Posidonia Oceanica is a seegrass endemic to the Mediterranean Sea that belongs to the family Posidoniaceae . It forms underwater meadows with a remarkable ecologic significance, and constitutes the climax community of the Mediterranena Sea. Due to its important role in the protection of the coastline from erosion it is a specially protected species.
Posidonia hosts a large amount of animal and vegetable organisms which find in the meadows nourishment and shelter. It is considered as a reliable indicator of the quality of the coastline seawater.
The algae that remain at the shore of the beaches cannot be removed between the 1st of November and mid-March as they contribute to the protection of the dunes of the beaches. Once removed, they are collected during the summer months so that they can be brought back to the beaches on the 1st of November.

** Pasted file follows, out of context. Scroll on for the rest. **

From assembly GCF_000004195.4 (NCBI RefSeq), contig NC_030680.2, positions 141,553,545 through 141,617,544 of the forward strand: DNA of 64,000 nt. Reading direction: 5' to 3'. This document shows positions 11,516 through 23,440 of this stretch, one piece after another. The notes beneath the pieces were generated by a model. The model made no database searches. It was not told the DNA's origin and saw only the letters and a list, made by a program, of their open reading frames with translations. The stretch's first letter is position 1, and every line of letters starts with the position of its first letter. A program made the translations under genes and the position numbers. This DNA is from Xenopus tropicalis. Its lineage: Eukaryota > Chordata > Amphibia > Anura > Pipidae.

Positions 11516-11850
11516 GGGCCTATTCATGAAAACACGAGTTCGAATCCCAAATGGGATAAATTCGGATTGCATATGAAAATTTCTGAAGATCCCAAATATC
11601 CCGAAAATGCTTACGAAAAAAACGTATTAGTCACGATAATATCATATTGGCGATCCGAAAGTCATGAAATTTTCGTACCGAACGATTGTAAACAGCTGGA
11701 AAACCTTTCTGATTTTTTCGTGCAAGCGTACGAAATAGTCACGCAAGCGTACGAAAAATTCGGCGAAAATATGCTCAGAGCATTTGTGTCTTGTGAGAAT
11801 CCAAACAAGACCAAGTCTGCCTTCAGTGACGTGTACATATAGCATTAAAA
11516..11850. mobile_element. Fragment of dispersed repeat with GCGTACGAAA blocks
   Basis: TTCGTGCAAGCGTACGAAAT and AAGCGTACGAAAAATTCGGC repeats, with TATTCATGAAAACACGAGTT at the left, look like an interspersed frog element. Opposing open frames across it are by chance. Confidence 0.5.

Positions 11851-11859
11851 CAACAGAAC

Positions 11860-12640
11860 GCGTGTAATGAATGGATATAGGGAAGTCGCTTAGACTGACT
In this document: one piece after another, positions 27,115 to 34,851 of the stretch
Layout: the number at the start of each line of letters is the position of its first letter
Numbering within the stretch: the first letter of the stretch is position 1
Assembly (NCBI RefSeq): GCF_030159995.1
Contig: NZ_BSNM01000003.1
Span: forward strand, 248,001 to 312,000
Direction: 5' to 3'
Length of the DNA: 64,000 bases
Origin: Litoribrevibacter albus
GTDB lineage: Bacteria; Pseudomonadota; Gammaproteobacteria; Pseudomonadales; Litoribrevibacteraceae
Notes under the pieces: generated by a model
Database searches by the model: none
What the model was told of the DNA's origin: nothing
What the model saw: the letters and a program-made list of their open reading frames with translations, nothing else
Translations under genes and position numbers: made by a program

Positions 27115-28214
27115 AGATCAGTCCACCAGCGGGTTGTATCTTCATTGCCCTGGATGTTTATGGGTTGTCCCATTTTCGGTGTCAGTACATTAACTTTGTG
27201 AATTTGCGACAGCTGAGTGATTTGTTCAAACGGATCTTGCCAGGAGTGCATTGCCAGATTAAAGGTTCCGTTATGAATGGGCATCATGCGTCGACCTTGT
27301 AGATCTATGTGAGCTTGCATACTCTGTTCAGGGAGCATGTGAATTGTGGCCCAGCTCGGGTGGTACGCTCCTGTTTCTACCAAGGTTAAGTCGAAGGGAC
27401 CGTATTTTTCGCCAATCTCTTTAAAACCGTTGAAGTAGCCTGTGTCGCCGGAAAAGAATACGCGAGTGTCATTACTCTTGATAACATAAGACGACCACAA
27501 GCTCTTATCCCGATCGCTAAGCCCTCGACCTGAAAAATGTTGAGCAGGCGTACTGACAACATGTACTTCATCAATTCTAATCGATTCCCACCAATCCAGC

It has to be taken into account that its presence and its colour is not a sign of dirt, but the opposite: it reflects the good health of the beach and functions as a natural protective of the sand.
An interesting fact is that in 2006 a Posidonia plant of 8 km length was discovered in the Balearic Islands with a proximate age of 100, 000 years old. The identification of the plant was possible by means of genetic markers. The discovery was accidental as it is estimated that the meadow hosts one hundred million specimen of the same species. It is considered one of the largest and oldest living organisms in the world.